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This explanation is copied from the Table Tennis England website. The Table Tennis Ranking Scheme was born from the need for some system of determining the relative standards of our players. Above all else, the system needed to be fair and based on objective criteria rather than on someone's subjective opinion. Every player has a rating which is a guide to how good a player he or she is. If players improve, their rating will go up; if they experience a drop in performance, their rating will fall. The number of points gained or lost depends on the difference in ratings of the two opponents and the weighting of the tournament they are playing in.

 

The system works on the odds of whether a player should win or lose from the difference between the players ratings. Players on equal ratings should have a 50-50 chance of winning or losing. The points to be won and lost are therefore high.Players with a separation of 1000 rating points represents about a 1 in 4 (or 25%) chance of an upset, with the stronger player likely to win on three occasions out of four. The points won or lost here are therefore lower.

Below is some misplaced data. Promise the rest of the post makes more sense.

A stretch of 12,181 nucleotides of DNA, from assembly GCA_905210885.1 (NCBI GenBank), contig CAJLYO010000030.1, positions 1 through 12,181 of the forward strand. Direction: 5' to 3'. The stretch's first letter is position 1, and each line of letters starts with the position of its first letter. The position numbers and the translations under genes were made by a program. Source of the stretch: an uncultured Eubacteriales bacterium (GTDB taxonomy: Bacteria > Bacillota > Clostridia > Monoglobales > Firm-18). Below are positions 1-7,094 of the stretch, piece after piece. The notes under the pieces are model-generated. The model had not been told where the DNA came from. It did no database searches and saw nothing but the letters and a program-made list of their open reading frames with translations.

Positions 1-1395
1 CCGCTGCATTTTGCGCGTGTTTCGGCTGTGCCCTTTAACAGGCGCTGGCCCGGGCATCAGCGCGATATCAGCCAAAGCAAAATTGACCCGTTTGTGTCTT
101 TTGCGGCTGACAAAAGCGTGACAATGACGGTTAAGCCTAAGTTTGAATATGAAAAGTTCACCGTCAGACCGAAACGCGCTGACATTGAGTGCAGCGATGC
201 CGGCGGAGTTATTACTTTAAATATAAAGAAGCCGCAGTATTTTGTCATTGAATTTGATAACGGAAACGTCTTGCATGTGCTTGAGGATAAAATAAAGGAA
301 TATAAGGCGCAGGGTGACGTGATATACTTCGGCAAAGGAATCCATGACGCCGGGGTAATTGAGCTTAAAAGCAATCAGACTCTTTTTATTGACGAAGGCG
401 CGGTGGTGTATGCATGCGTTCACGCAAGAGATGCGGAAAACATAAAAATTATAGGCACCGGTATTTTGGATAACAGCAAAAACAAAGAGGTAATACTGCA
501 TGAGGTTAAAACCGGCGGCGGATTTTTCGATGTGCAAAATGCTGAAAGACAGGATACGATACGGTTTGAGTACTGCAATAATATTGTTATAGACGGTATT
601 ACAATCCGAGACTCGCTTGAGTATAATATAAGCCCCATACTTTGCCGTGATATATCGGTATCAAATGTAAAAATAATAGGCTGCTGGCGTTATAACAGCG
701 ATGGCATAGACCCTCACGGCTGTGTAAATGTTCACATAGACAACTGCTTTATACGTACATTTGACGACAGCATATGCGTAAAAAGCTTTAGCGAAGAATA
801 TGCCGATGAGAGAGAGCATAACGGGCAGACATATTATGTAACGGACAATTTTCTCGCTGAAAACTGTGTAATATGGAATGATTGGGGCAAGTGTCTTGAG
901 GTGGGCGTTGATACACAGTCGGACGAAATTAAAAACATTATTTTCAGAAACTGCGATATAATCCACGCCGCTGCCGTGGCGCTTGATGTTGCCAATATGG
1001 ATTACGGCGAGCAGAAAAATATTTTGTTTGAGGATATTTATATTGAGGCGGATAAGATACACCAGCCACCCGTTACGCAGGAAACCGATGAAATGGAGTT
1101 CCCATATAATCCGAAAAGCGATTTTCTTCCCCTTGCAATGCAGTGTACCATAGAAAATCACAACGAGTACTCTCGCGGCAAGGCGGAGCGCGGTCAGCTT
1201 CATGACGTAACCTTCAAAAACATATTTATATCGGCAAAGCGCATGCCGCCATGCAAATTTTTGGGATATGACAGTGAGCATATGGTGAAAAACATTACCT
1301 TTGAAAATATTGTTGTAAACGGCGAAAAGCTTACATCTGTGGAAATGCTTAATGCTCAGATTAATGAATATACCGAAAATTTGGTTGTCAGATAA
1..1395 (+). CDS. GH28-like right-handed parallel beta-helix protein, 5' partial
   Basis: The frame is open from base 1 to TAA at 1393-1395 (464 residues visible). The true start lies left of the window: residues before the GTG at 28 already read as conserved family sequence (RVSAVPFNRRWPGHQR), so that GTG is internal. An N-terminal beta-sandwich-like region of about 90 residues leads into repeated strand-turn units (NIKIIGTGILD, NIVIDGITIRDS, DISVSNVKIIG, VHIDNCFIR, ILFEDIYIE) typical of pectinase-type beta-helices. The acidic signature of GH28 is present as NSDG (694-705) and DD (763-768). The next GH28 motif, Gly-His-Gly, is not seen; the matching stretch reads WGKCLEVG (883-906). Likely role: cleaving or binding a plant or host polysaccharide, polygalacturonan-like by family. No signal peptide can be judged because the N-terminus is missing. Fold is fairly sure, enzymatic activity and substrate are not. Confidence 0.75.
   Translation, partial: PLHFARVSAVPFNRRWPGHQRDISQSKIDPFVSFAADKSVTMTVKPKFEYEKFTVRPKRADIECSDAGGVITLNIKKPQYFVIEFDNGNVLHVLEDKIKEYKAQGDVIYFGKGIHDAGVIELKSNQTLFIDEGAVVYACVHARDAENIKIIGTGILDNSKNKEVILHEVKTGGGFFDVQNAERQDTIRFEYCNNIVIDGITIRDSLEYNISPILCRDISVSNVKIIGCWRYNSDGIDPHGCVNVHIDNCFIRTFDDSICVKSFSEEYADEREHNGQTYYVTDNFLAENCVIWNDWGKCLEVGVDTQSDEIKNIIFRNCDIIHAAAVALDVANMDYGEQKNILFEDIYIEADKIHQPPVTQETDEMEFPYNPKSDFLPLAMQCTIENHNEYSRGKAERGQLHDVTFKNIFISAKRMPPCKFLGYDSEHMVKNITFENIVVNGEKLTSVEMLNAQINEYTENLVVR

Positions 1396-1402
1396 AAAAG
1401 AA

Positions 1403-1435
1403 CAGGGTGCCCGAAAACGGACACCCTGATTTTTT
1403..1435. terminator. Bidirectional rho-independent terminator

Whenever a match takes place between two players who have a large difference in ratings the expectation is that the stronger player will win. When the stronger player beats the weaker player there are only a few points to be gained or lost; if the weaker player unexpectedly wins there is a far greater gain of points for them and loss of points for their opponent.

 

The more results entered for any player, the greater the accuracy of the rating it produces. A player’s rating should eventually reach a stable level that reflects the balance between points won and points lost. When achieved, only an improvement in performance should improve the ranking position. There is a single rating system for both men and women.

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